Washington ‘Obstructionists’ need to clear the way for healthcare reform
To the Editor:
This past week, I joined other constituents to meet with the District Director of Congressman Paul Broun’s Athens office to discuss healthcare reform. It will come as no surprise that Republican Paul Broun does not support any of the plans currently being discussed. At his town hall meetings, he is following the Republican leadership of suggesting that the reforms being presented would cause “senior loved ones to be drugged and left in bed to die slow horrible deaths.” I would like to remind Dr. Broun of the Hippocratic Oath which requires physicians to “keep the good of the patient as the highest priority” and “above all do no harm.” The claims of “Death Panels” have been completely debunked. So, it would seem that by Dr. Broun using this tactic, his highest priority is to protect a system that rewards the private insurers over improving the care for his constituents. Also, stirring up such strong emotions by using bogus arguments has the potential of harming any of his constituents who might be suffering from hypertension. It’s time for Dr. Broun to re-read that oath! I did appreciate the cordial meeting we had with Jordan Chinouth, the District Director. I doubt that anything we said will sway Dr. Broun’s mind. But, what was most enlightening was to hear about the bill that Dr. Broun will be proposing when Congress returns in September. The centerpiece of his bill is to eliminate Medicare and replace it with a voucher to each senior citizen to either go out and find private insurance or put the voucher towards a “health savings plan.” As I’ve mentioned before, private insurers have been so profitable because of the very reason that they have not had to cover senior citizens. So, how do you think it will work if Medicare recipients, who in all likelihood have pre-existing conditions, have to find a private insurer to offer them health insurance?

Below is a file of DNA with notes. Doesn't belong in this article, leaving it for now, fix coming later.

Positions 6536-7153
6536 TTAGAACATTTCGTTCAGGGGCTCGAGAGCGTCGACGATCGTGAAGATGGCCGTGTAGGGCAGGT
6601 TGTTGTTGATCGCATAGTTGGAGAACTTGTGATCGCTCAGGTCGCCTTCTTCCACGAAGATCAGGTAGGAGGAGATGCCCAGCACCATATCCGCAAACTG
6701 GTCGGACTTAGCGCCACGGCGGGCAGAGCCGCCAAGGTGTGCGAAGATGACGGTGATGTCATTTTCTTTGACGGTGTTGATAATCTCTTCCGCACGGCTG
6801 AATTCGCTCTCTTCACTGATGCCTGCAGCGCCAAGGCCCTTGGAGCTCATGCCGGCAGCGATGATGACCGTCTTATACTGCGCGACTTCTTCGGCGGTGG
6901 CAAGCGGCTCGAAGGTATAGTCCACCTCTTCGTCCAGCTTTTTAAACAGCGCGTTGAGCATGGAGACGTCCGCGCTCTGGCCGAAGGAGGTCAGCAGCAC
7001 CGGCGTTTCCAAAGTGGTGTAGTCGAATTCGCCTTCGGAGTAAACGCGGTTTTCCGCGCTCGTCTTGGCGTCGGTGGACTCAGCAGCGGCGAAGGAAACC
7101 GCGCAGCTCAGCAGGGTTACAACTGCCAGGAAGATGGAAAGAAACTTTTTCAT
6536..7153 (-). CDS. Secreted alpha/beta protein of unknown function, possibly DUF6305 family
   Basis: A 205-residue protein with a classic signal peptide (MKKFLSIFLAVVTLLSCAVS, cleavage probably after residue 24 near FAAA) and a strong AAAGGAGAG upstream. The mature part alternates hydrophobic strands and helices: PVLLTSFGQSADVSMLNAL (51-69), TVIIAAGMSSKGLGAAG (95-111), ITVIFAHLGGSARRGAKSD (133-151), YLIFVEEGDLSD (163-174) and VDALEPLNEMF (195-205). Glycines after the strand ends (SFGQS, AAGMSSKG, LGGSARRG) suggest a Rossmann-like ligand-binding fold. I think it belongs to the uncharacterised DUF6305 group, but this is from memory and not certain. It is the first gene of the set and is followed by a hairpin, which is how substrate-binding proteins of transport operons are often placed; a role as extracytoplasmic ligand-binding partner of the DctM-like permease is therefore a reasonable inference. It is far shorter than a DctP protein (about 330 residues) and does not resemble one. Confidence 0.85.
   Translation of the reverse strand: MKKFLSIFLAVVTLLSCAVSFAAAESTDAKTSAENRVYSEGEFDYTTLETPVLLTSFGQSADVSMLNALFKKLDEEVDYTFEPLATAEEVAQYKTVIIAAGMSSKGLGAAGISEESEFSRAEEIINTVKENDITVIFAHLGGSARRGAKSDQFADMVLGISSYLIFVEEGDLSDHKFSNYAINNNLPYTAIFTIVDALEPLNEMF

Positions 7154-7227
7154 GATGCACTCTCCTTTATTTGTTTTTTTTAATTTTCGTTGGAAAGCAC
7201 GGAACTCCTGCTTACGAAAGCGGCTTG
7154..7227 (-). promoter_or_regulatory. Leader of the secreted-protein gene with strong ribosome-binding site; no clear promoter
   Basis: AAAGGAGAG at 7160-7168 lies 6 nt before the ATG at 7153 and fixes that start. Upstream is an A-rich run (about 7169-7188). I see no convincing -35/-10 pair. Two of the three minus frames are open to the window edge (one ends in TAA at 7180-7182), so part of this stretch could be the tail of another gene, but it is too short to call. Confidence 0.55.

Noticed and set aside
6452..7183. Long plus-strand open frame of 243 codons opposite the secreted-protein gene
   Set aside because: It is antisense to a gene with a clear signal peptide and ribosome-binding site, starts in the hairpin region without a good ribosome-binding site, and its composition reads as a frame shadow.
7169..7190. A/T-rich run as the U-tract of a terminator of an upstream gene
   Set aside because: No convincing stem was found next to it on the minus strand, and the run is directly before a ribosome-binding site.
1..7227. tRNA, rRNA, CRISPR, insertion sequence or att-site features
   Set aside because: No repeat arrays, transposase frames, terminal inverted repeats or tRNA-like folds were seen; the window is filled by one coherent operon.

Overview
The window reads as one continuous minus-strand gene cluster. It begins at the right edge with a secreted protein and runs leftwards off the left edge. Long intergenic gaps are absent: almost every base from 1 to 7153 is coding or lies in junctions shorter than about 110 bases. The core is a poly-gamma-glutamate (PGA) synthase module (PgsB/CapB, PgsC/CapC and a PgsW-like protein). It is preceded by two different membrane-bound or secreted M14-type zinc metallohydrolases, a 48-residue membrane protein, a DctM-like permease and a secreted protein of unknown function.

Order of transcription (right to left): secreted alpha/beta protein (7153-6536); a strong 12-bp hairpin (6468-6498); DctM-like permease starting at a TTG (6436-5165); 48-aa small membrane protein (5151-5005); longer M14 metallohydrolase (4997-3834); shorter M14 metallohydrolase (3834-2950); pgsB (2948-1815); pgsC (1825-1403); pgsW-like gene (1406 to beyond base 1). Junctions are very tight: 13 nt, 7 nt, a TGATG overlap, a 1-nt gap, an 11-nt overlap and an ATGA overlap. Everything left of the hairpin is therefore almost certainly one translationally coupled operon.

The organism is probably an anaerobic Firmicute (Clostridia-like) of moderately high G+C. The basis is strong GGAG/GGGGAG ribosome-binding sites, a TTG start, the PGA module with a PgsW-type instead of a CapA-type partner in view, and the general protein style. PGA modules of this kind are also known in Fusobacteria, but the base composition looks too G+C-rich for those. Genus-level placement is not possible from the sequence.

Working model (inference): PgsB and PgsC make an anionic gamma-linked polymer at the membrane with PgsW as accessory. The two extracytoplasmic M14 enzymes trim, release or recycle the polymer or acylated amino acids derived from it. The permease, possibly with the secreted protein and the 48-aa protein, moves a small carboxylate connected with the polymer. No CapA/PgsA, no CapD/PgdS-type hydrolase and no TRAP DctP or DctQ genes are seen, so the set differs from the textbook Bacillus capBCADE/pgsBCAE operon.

Good luck with that! Even if it is mandated that they must cover seniors with pre-existing conditions, with so many of the Congressmen and Senators beholden to the money the insurance lobby distributes, private insurers will make sure they don’t give up their excessive profits. We’ve had more than eight years of Republican control without any attempt at improving our healthcare system. That should tell you something about their true commitment of working towards real reform. Although my math was way off in my example last week, the fact that there is so much profit to be made by denying care should be the tipoff that it is not the constituents who are being served. When the Republican leadership says that they don’t want some government bureaucrat standing between me and my healthcare, the only bureaucrats I see are those obstructionists in Congress.
Kiki Pollard, Madison